Professor of Composition and Director of PRiSM
MA (Oxon), MMus (RNCM), PhD (Manc.)
Email: [email protected]
Professor Emily Howard holds a Personal Chair in Composition at the RNCM and is Director of PRiSM, the RNCM Centre for Practice & Research in Science & Music.
Howard’s music is commissioned, performed and broadcast all over the world. Her work is known for its inventive connections with mathematical shapes and processes: Antisphere – the latest addition to Howard’s ongoing series of orchestral geometries – was commissioned by the Barbican for Sir Simon Rattle and the London Symphony Orchestra (LSO), and opened the 2019-20 season. Her music is the focus of a NMC composer portrait disc, Magnetite. BBC Radio 3’s Record Review noted that the scientific ideas were ‘brilliantly articulated’ throughout the collection.
Described as ‘one of our most original musical voices’ by the Manchester International Festival (MIF), Howard made her MIF debut in 2019 with The Anvil: An Elegy for Peterloo, a major new work for orchestra, massed chorus and soloists to mark the 200th anniversary of Peterloo, with a text by Michael Symmons Roberts. The Times praised Howard’s ‘ferocious skills’ and ‘instrumental panache’.
In 2018, Howard was a featured composer at the Aldeburgh Festival, premiering her opera To See The Invisible, an Aldeburgh Festival commission with a text by Selma Dimitrijevic after a short sci-fi story by Robert Silverberg. Four Musical Proofs and a Conjecture, a collaboration with mathematician Marcus du Sautoy and the Piatti String Quartet premiered at the 2017 New Scientist Live Festival. Howard and Du Sautoy subsequently established PRiSM, the RNCM Centre for Practice & Research in Science & Music.
Howard’s catalogue also includes Solar (premiered by the LSO/Nicholas Collon, 2010); Calculus of the Nervous System (Vienna Radio Symphony Orchestra/Sir James MacMillan; Wien Modern 2011 and City of Birmingham Symphony Orchestra/Andris Nelsons; BBC Proms, 2012); Mesmerism (2011), commissioned for pianist Alexandra Dariescu, which won a 2012 British Composer Award; Axon (BBC Philharmonic/Juanjo Mena, 2013); Afference (Elias String Quartet, 2015); Torus (Royal Liverpool Philharmonic/Vasily Petrenko; BBC Proms 2016, winner of a 2017 British Composer Award); sphere (Bamberg Symphony Orchestra/Alondra de la Parra; 2017); the Ada sketches (Royal Opera House Linbury Theatre, 2012), Zátopek! (New Music 20×12, London Cultural Olympiad), among others.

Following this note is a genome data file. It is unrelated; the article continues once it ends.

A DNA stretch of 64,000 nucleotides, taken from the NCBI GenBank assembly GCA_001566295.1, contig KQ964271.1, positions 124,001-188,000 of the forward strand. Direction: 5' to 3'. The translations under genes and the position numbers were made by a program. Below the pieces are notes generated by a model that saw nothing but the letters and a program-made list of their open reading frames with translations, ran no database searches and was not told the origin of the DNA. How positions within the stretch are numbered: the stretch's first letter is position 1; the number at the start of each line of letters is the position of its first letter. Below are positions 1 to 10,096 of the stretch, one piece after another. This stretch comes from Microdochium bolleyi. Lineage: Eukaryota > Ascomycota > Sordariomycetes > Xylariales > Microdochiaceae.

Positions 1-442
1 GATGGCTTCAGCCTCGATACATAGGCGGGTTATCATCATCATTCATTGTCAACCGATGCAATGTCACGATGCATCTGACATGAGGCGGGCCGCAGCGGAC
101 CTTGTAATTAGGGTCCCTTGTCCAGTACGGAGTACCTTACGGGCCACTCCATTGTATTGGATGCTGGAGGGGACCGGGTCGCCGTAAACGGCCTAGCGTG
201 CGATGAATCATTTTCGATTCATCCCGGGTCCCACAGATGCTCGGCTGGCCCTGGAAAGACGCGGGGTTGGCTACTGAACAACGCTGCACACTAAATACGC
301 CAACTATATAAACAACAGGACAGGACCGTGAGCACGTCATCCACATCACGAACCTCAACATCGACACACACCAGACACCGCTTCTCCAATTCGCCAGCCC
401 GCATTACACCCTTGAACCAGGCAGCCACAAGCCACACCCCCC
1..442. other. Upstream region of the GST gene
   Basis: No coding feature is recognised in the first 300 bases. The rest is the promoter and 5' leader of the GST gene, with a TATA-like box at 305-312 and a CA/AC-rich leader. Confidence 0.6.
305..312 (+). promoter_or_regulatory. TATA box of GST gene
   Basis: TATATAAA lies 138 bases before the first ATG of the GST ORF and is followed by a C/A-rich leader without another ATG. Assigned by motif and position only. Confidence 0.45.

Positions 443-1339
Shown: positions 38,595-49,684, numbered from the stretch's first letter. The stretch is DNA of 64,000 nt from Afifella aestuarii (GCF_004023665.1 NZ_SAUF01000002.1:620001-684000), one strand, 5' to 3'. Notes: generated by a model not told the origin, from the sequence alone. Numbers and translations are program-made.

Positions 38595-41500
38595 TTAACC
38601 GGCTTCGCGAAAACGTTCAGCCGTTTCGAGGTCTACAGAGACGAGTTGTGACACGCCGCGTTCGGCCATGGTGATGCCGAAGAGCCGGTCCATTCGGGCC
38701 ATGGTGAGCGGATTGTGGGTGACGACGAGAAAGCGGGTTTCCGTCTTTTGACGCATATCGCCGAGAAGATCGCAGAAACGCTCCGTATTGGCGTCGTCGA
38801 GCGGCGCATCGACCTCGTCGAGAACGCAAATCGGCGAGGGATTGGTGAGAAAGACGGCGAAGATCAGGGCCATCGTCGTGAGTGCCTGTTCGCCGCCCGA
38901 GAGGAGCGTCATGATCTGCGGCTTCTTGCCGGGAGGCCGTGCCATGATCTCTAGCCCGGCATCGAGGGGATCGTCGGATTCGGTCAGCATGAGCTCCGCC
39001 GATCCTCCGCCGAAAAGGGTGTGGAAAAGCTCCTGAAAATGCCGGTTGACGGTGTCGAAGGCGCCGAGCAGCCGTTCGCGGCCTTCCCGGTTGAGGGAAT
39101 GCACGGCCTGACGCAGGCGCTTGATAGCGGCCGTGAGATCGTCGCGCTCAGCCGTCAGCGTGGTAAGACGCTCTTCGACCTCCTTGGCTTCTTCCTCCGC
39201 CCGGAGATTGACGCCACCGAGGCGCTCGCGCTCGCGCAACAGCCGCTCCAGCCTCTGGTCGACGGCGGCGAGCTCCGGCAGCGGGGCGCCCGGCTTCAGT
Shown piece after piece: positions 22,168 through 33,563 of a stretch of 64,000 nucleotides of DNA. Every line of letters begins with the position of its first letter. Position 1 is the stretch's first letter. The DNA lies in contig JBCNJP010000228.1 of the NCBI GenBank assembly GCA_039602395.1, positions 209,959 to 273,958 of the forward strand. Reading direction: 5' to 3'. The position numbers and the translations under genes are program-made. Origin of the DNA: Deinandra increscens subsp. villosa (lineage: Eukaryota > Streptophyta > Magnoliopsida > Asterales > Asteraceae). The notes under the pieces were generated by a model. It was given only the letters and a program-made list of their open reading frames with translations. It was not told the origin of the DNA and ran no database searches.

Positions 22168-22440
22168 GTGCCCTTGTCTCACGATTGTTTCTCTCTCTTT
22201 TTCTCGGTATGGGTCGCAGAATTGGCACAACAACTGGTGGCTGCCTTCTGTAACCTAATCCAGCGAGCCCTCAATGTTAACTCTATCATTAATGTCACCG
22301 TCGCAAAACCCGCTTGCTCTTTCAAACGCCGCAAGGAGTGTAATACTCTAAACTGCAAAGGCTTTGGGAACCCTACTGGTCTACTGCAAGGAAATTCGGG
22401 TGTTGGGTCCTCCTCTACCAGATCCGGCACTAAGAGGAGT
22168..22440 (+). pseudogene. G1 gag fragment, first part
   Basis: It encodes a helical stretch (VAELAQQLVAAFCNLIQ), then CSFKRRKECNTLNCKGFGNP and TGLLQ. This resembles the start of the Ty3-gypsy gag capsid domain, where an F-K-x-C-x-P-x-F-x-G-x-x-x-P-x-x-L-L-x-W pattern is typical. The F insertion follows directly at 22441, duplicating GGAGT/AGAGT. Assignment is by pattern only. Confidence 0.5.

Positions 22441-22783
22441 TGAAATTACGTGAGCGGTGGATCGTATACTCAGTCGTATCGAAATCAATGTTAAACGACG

A graduate in mathematics and computer science from Oxford University, Howard studied composition at the RNCM (MMus) and the University of Manchester (PhD). She was appointed UBS Composer in Residence in conjunction with the LSO at the Bridge Academy, Hackney in 2010; Leverhulme Trust Artist in Residence at the University of Liverpool’s Department of Mathematical Sciences in 2015; and TORCH Visiting Research Fellow at the University of Oxford in 2019.
Howard was elected Honorary Fellow of Lincoln College, Oxford in 2019.
Current and Future Research
An artistic statement about Emily’s work:
A complete List of Works, with links to scores and recordings:
Emily Howard’s music is published by Edition Peters:
PRiSM, the RNCM Centre for Practice & Research in Science & Music
College and External Research Roles
- Member of the AHRC Peer-Review College, 2020 –
- TORCH (The Oxford Research Centre in the Humanities) Visiting Research Fellow, 2019
- Director of PRiSM, the RNCM Centre for Practice & Research in Science & Music, 2017 –
- Visiting Researcher, Oxford e-Research Centre, University of Oxford, 2016 –
- Visiting Senior Fellow, Faculty of Science and Engineering, University of Liverpool, 2015 –